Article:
And the rest:
5 cows, a bull and one mean buffalo

Gone but not forgotten:
Jester, cat
Waffles, dog
Gunny, ferret

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post #12 of 13 (permalink) Old 08-29-2006, 12:28 PM
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Quote:
Originally Posted by TortieBaby
No offense, but I think some shelters are really outrageous in their methods and prices.

I totally agree. My fiance's mom had an italian greyhound when he was growing up that they had to put to sleep when it got elderly because it was blind, deaf, and got freaked out easily because of it. She's been trying to adopt another italian greyhound for awhile now (6 months to a year, I think?) and the italian greyhound rescue won't give her one because her entire huge yard is not fenced. She went through the trouble of getting a HUGE outdoor fenced kennel-type thing (probably about 8' x 8' in size) because she knew the place wanted a fence in yard, even though it's too hot in Louisiana to leave a dog that delicate outside for long. Had her father and one of her brothers bring it over and set it up for her. And the rescue said it wasn't good enough. How much space does a dog that small need if they are going to be an INDOOR dog that uses it's outdoor pen for a few hours of exercise each day? She's just completely heartbroken over it. She's the type of person who has always had rescue dogs. Even if she didn't like the breed, she'd take a dog as a foster if she knew someone was mistreating it or was trying to find it a home or set it free until she could find a good home for it. And then a rescue group comes along and tells her that she's not good enough for her favorite breed of all time and they won't give her one.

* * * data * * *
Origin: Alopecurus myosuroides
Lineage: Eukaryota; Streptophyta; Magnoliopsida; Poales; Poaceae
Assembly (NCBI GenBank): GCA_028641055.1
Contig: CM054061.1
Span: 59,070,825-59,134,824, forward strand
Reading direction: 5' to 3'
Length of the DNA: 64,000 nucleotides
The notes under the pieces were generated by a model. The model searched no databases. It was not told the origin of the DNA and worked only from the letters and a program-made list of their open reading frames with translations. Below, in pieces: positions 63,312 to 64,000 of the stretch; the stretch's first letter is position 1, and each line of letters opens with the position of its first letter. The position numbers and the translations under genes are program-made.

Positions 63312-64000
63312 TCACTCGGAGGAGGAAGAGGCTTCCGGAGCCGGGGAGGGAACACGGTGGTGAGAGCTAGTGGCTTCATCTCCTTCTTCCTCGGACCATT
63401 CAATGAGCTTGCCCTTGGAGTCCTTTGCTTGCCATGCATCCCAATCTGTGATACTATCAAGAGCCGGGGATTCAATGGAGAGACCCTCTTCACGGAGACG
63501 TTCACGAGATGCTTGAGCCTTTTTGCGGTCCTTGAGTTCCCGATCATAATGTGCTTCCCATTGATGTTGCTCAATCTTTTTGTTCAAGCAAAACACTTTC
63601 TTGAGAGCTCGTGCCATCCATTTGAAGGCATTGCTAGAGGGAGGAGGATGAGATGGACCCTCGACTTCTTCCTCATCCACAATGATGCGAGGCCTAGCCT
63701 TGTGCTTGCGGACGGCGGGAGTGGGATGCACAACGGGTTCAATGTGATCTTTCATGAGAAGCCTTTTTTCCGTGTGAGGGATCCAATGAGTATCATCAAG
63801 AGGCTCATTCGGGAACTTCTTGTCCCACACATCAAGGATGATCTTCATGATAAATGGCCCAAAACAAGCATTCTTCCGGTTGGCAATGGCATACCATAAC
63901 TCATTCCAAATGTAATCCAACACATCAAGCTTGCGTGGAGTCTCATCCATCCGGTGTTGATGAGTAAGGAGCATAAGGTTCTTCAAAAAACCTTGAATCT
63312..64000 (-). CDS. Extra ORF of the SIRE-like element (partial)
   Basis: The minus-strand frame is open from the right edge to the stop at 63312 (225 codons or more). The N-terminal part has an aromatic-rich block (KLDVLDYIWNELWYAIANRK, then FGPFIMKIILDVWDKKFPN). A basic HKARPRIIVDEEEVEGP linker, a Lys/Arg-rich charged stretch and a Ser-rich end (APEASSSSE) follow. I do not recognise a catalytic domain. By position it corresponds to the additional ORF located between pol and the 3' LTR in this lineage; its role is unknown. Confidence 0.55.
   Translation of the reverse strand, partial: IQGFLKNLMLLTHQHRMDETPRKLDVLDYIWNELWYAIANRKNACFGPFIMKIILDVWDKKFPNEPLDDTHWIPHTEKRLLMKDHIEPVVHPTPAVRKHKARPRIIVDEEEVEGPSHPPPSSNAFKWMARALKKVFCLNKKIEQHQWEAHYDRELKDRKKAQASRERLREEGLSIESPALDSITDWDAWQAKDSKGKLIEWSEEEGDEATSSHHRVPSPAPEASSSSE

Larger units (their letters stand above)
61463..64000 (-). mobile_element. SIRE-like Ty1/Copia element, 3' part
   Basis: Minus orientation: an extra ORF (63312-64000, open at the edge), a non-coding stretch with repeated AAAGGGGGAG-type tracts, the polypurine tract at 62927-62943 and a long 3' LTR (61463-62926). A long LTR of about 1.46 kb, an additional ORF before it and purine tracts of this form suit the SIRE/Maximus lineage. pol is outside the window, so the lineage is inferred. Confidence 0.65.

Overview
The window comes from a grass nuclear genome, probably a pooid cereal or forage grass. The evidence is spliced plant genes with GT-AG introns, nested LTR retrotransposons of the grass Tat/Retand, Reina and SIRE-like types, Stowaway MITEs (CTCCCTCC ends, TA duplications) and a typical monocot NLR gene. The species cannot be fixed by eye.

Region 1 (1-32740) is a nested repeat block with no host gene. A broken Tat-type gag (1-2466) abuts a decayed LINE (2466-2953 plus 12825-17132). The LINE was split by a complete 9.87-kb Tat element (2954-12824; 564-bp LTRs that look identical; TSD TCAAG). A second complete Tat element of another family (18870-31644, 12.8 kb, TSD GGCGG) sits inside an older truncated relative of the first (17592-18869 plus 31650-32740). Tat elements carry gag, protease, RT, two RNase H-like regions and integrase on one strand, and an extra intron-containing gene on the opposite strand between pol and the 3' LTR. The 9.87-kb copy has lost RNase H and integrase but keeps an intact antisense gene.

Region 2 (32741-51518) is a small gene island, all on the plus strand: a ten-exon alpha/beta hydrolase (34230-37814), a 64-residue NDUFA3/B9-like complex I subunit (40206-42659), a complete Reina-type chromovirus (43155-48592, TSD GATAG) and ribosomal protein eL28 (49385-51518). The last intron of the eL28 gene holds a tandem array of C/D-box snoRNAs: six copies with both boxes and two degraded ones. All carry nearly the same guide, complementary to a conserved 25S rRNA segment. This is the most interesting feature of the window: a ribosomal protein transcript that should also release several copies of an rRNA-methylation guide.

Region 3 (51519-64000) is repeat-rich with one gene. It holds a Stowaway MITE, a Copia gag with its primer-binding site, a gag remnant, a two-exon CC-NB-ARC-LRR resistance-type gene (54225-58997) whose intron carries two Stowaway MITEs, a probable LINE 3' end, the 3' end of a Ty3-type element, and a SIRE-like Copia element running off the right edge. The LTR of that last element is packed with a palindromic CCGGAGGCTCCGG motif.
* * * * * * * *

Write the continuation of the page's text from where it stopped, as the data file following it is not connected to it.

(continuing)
sorry, end of rant. It just amazes me how picky some rescues can be.

Momma to three pups:

Ein, Pembroke Welsh Corgi (black headed tri) born 7/12/2004
Tucker, golden colored lab mix, rescue - est dob fall 2004
Colleen rough collie (sable and white), rescue - est dob: 2003-2004
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post #13 of 13 (permalink) Old 08-29-2006, 06:12 PM Thread Starter
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I agree. Although not all humane societies are like that and I would in no way put down their efforts because they do help a lot of animals. Just some of them are bad.